• and each student enjoys multiple job offers. Even in this down economy we don't have a problem placing students.

  • And just as I said this is a national treasurer, we actually

  • guard and protect some national treasures in the US? That's correct, well all around the world.

  • We are recognized for the contributions of our students in protecting

  • artistic and cultural treasures of the US. Some examples are the Smithsonian Institution, the Statue of Liberty,

  • the US Capitol complex, the Supreme Court building,

  • Library of Congress, the rare books collections at Yale

  • university and Harvard, and even OSU Edmon Low Library.

  • I know it's a very

  • dedicated and loyal alumni group because I hear from them a lot and they're very interested in this program and we're

  • interested in them as well. We'll look at some more things around here. The pump lab is for what? These are

  • installed in buildings and industrial facilities and things like

  • Boone Pickens Stadium.

  • And if the sprinkler's to be discharged or there's a fire,

  • the fire pump will turn on to deliver water to help control the fire until the fire department arrives.

  • So the students are learning how these things work and how they

  • are engineered?

  • That's right. How to design and install them,

  • take care of them,

  • and

  • keep buildings safe.

  • We also have a fire systems laboratory were students learned

  • about the different types of sprinkler control valves that we have.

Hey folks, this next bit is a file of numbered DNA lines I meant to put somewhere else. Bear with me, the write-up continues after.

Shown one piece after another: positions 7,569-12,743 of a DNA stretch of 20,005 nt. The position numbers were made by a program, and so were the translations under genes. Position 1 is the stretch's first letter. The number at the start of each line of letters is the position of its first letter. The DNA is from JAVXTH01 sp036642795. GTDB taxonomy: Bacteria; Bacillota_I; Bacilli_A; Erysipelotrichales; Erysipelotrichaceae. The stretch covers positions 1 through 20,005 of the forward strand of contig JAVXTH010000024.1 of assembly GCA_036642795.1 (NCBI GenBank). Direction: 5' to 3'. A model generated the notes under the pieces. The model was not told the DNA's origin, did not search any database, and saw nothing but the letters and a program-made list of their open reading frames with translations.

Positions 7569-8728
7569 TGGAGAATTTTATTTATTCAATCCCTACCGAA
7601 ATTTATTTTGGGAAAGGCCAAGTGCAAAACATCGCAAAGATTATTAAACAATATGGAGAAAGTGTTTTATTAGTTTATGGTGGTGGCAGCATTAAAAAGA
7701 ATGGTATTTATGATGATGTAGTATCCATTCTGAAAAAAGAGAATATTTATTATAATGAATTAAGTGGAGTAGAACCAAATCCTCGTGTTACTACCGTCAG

• In addition, we have a fire alarms lab

  • for students learn about the detection and alarm systems

  • for different types of fires

  • and different types of a detection such as smoke and heat.

  • Within these labs we have people that come from all over the world to take continuing education and outreach courses.

  • We probably have 30 to 40 courses a year

  • and these are professionals from

  • all over the world working in the fire and safety industries.

  • In this state-of-the-art facility, we have other

  • demonstration and labs in effect

  • for our students and one is the burn lab. This is one of the places where

  • you do what you're never supposed to do and that's set something on fire. That's right. We want to do it in a

  • controlled setting so no one gets hurt

  • and nothing burns down. Well we'll go into the burn lab now and see what that's all about.

  • Now I'm in the fire dynamic lab also known as the burn lab, but for these purposes we'll call it the burns lab.

  • I'm with Laura Gross and others from fire protection and safety. Let's introduce everybody right quick.

  • Benjamin Eschner from McHenry, IL.

  • What year are you?

  • I'm a junior.

  • Benjamin Craig. I'm from

  • Ohio. Patrice Barnett from Brighton, Colorado, and I'm a senior. Laura we'll talk to you in a second.

  • Andy Emerson from Chattanooga, TN, and I'm a sophomore.

  • This is our driver. This is the guy that brought in the American LaFrance.

  • I'm Zach Thompson from Seminole, OK, and I'm a senior.

  • We put out the fire didn't we?

  • I'm Erin Guyer from Stratford, Vermont.

  • I'm Rhett Strain from Beauty Springs, Louisiana, and I'm a junior.

  • Get the idea this is a national program? Laura, how did you end up

  • here in Oklahoma from

  • Salida, Colorado?

  • Originally I wanted to be a firefighter so my dad and I sat down and did some research